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What Not to Do

What should I avoid doing when trying to help?

  • Don’t offer vague, non-specific help: Don’t ask generally what you can do to help – they will not know what to ask for and it’s hard to answer such an open-ended question. Be more specific. Could I help walk your dog on certain days? Could I run an errand for you such as picking up a prescription? Could I pick up your kids from school when you have your next doctor’s appointment? Be specific and offer to take care of a task when you hear about a possible need for help.
  • Limit the bragging or complaining: Don’t tell them all about how busy you are or about your exciting vacations. Some discussion, of course, is fine but remember that it may be difficult for people to hear about “normal lives” when they are facing a degenerative, terminal disease. Of course, if they eagerly ask to hear about your trips or activities, by all means tell them. Likewise, don’t complain about problems the MSA family probably wishes they had – a vacation that went badly, not finding the right clothes for a special event, a promotion at work that has resulted in long hours. The MSA patient probably wishes they had some of these problems. Be sensitive.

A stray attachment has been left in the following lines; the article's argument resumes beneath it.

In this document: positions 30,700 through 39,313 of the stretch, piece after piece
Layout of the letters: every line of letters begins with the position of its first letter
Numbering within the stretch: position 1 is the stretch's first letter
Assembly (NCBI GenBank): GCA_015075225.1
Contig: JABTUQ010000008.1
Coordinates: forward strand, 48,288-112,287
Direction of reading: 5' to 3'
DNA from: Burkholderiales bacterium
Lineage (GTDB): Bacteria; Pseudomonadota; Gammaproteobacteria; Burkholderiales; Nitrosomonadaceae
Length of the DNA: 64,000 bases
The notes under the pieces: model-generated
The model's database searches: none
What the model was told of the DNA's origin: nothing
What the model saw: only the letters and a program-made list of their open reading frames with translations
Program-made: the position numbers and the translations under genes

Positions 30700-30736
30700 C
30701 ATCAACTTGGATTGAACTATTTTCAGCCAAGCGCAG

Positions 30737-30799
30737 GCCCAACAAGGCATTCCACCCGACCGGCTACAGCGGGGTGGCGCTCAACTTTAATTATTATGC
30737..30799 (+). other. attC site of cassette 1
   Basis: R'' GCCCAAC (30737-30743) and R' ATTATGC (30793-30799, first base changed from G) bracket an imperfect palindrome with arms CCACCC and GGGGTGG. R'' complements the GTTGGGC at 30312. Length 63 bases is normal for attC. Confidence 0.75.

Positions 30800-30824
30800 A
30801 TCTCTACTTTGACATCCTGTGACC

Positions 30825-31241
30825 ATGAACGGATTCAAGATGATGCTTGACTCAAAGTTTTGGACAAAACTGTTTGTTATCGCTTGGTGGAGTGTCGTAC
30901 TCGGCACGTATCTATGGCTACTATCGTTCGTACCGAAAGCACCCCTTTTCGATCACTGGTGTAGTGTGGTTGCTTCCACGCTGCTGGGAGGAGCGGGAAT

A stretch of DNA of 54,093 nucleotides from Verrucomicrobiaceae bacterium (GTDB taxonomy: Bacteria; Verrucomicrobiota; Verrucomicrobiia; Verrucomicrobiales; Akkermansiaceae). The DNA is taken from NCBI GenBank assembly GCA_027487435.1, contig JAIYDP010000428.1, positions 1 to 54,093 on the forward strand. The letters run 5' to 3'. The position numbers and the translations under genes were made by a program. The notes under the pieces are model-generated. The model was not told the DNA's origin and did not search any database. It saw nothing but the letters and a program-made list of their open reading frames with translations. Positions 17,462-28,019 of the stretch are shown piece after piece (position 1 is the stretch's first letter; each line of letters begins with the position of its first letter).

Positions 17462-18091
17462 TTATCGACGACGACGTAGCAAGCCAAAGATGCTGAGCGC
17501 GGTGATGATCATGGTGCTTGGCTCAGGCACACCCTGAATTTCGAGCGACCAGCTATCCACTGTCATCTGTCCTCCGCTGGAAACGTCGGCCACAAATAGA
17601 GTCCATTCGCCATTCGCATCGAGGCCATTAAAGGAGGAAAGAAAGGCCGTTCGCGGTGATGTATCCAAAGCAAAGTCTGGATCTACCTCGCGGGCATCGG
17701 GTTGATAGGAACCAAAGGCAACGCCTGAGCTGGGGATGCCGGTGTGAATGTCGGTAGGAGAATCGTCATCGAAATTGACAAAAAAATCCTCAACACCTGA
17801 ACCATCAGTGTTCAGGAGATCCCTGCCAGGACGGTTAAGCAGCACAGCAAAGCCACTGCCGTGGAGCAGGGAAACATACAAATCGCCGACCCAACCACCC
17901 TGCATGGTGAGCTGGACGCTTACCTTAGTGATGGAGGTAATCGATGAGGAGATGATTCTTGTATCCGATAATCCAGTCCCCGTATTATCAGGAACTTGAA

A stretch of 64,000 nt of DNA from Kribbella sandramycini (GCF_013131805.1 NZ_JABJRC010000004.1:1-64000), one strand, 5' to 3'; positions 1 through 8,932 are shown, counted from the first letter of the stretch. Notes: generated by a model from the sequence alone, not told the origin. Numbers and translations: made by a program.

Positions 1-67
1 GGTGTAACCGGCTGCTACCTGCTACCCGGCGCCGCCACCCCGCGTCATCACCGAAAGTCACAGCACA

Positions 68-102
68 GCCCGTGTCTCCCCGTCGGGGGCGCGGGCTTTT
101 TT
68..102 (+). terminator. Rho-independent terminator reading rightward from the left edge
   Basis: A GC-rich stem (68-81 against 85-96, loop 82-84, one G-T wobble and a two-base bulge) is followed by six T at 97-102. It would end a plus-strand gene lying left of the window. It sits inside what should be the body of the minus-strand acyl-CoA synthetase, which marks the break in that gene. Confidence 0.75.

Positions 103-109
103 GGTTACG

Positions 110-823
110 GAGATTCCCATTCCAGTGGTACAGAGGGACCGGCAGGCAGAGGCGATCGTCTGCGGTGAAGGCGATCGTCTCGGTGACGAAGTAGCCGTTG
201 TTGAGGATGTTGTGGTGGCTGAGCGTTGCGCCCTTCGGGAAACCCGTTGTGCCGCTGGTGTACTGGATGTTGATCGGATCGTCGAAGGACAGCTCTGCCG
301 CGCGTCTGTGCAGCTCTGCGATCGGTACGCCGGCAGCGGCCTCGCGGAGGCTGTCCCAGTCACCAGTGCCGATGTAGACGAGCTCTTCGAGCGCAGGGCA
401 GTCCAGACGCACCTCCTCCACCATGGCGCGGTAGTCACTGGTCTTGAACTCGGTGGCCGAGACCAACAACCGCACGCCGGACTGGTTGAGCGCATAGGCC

• Don’t ignore or avoid: Don’t ignore the MSA patient, even if they can’t communicate (this was suggested above but can’t be emphasized enough.) Speak to them, include them. They are people with thoughts and personalities just as they have been in the past. They may feel trapped in their bodies as the disease advances, but they still have active minds and ignoring them is one of the worst ways to treat them.
  • Don’t be a medical know-it-all: Don’t ask the patient or care partner if they have pursued all possible treatment. They probably have. Don’t ask if they have heard of some experimental treatment you read about it. They probably have and it’s probably not appropriate for MSA anyway or they would be trying it.
  • Don’t offer false hope and wishful thinking: Don’t say things like, “At least you are stable” or “You seem to be getting better.” If they have a progressive terminal disease, they may have plateaus, but they are not going to be “stable” for very long and are likely to be generally getting worse. Focus on the present day and how they are doing today. Don’t project your wishful thinking that the patient “will surely get better.” That is not helpful at all and puts the patient and family in an awkward position of how to respond.
  • Don’t offer irrelevant stories of triumph over disease: Don’t tell them about someone you know who beat a terrible disease. If they could do something to beat MSA, they would be doing it.


Contributed by Patricia Libby Thvedt, former care partner to an MSA patient and member of the MSA Board of Directors.